I am very excited to have the opportunity to share a little bit of my insight and passion for the nuclear industry through my blog entries. My goal is to give you a glimpse into the world of being a nuclear engineer, my chosen career path.
I work as an Operations Readiness Engineer for Southern Company at Plant Vogtle Units 3 & 4, the first new nuclear units to begin construction in the U.S. in more than 3 decades. This company is the perfect fit for me as I start the journey of my career in nuclear engineering. I can make this claim with more certainty than most recent grads as I’ve already completed 6 co-op jobs in the industry, which have each provided me with an overview of what the nuclear engineering field has to offer. I have worked at a Pressurized Water Reactor and a Boiling Water Reactor, the two types of commercial reactors in the U.S. In addition, I have completed co-op jobs in a core design group and in a research lab in Germany specializing in nuclear safety. Although I am still at the start of my professional career, I have already learned a great deal about nuclear power and the electric power industry and I am confident that I am at the right place for me.
I grew up in Ohio about an hour and a half drive from the nearest nuclear plant, something I never really thought about. I do remember thinking about it sometimes when I would go fishing with my family on the lake. The ever-present ‘cloud’ of condensed water vapor from its cooling tower made it easy to find my way back to the dock where we had put the boat in. In addition to the location, I can vividly remember one other thing that I learned in my childhood about the plant: if it blew up, I would die within minutes, even if I were at home over an hour away. This was a frightening thought for a young boy and it was also completely false. I didn’t know it at the time, but as I have grown up, I have grown more knowledgeable about the reality of nuclear energy and how little most people know about it.
My story about how I came to choose nuclear engineering as my career path started outside my high school physics classroom with a curious kid reading a bulletin board. The flyer attached to the bulletin board was advertising “a fast-track to a challenging and rewarding career,” and this was just what I was looking for! I copied down the contact information on the poster, and immediately headed down to the University of Cincinnati (UC) to talk with a nuclear engineering professor about the program. The curriculum sounded very interesting so I chose to give it a try.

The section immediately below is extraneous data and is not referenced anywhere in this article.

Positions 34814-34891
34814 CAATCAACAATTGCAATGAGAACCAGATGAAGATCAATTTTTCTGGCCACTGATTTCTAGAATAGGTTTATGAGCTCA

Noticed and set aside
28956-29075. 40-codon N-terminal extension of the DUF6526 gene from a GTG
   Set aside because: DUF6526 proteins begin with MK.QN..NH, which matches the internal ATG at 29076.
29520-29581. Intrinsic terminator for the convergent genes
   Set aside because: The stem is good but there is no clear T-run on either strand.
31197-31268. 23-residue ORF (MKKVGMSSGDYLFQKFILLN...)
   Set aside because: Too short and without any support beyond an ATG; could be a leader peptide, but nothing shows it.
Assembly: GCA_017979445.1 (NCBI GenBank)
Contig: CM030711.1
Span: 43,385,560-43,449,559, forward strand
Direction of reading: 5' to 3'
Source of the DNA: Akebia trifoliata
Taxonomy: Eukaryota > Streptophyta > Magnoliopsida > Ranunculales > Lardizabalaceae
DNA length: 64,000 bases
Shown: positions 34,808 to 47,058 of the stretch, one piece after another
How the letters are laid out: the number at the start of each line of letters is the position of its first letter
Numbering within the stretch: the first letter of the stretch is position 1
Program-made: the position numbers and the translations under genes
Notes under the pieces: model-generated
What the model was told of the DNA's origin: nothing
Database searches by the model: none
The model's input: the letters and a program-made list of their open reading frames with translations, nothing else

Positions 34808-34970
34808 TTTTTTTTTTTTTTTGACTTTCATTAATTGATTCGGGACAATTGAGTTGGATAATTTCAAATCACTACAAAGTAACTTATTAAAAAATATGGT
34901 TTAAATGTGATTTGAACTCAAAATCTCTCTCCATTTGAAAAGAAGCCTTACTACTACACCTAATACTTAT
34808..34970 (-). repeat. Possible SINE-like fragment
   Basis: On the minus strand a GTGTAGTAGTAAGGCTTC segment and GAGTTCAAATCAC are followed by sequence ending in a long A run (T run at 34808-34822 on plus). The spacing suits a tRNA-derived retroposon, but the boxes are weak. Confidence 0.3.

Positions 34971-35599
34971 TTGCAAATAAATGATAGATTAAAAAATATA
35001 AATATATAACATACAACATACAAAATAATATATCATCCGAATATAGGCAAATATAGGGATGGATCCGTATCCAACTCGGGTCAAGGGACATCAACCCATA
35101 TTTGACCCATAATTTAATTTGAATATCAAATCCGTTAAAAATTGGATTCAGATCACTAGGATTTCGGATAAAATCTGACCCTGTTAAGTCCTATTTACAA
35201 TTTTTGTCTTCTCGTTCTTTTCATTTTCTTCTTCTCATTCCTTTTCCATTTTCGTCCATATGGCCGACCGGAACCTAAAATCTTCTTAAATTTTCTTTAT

Although I was still completely undecided about what I actually wanted to do when I started college, I knew that engineering was a versatile major where engineers learn to problem solve, and even non-engineering jobs can use that skill. A particular advantage about the program at UC was that it was a mandatory co-op school, which meant that I would have to work in the engineering field multiple times before I could graduate. I knew I would get a chance to try out my intended major early on to see if it was a good fit for me. This is exactly what I did and it went even better than I expected. It was interesting, fun, the people were great, and I saw first-hand how the science of fissioning an atom and releasing energy could be safely applied to make electricity for me in my home. That kind of application, taking concepts like I learned in school and making something tangible out of them, is what I wanted to do.
Nuclear engineering takes the nucleus of an atom, whose very name means indivisible, and splits it to allow us to beneficially use the energy within. That’s so fascinating; and that is why I’m here. That is why I can go to my job everyday and continue to be intrigued by this process and the future in store for it. From a flyer in my high school hallway to the newest nuclear plant in decades, I feel very satisfied to be pursuing my career goals as a nuclear engineer and I look forward to the challenges ahead.